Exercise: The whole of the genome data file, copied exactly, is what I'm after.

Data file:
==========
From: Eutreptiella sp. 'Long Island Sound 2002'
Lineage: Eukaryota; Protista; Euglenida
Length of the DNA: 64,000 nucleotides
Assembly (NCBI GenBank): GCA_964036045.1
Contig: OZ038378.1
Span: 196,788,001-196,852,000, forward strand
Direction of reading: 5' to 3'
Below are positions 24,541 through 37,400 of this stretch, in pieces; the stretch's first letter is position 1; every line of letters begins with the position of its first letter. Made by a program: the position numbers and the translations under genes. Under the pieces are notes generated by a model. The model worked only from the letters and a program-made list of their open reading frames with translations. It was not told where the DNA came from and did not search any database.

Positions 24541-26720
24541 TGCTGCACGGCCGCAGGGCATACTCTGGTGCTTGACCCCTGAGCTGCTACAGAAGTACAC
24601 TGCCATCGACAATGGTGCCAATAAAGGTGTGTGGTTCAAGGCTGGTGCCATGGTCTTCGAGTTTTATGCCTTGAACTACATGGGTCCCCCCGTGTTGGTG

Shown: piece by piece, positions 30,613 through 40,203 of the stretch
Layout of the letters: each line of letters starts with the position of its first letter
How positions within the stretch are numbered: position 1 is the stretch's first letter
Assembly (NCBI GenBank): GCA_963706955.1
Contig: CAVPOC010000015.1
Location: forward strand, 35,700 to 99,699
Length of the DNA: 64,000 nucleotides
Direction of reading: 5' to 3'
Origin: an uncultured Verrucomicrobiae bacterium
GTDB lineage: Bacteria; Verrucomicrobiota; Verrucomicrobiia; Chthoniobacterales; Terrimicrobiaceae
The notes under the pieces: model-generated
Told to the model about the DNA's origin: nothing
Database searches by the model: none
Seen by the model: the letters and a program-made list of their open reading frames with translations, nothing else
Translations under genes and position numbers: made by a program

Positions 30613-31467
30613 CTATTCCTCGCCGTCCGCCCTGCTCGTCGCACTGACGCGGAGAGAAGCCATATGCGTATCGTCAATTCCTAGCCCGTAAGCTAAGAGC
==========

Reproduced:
From: Eutreptiella sp. 'Long Island Sound 2002'
Lineage: Eukaryota; Protista; Euglenida
Length of the DNA: 64,000 nucleotides
Assembly (NCBI GenBank): GCA_964036045.1
Contig: OZ038378.1
Span: 196,788,001-196,852,000, forward strand
Direction of reading: 5' to 3'
Below are positions 24,541 through 37,400 of this stretch, in pieces; the stretch's first letter is position 1; every line of letters begins with the position of its first letter. Made by a program: the position numbers and the translations under genes. Under the pieces are notes generated by a model. The model worked only from the letters and a program-made list of their open reading frames with translations. It was not told where the DNA came from and did not search any database.

Positions 24541-26720
24541 TGCTGCACGGCCGCAGGGCATACTCTGGTGCTTGACCCCTGAGCTGCTACAGAAGTACAC
24601 TGCCATCGACAATGGTGCCAATAAAGGTGTGTGGTTCAAGGCTGGTGCCATGGTCTTCGAGTTTTATGCCTTGAACTACATGGGTCCCCCCGTGTTGGTG

Shown: piece by piece, positions 30,613 through 40,203 of the stretch
Layout of the letters: each line of letters starts with the position of its first letter
How positions within the stretch are numbered: position 1 is the stretch's first letter
Assembly (NCBI GenBank): GCA_963706955.1
Contig: CAVPOC010000015.1
Location: forward strand, 35,700 to 99,699
Length of the DNA: 64,000 nucleotides
Direction of reading: 5' to 3'
Origin: an uncultured Verrucomicrobiae bacterium
GTDB lineage: Bacteria; Verrucomicrobiota; Verrucomicrobiia; Chthoniobacterales; Terrimicrobiaceae
The notes under the pieces: model-generated
Told to the model about the DNA's origin: nothing
Database searches by the model: none
Seen by the model: the letters and a program-made list of their open reading frames with translations, nothing else
Translations under genes and position numbers: made by a program

Positions 30613-31467
30613 CTATTCCTCGCCGTCCGCCCTGCTCGTCGCACTGACGCGGAGAGAAGCCATATGCGTATCGTCAATTCCTAGCCCGTAAGCTAAGAGC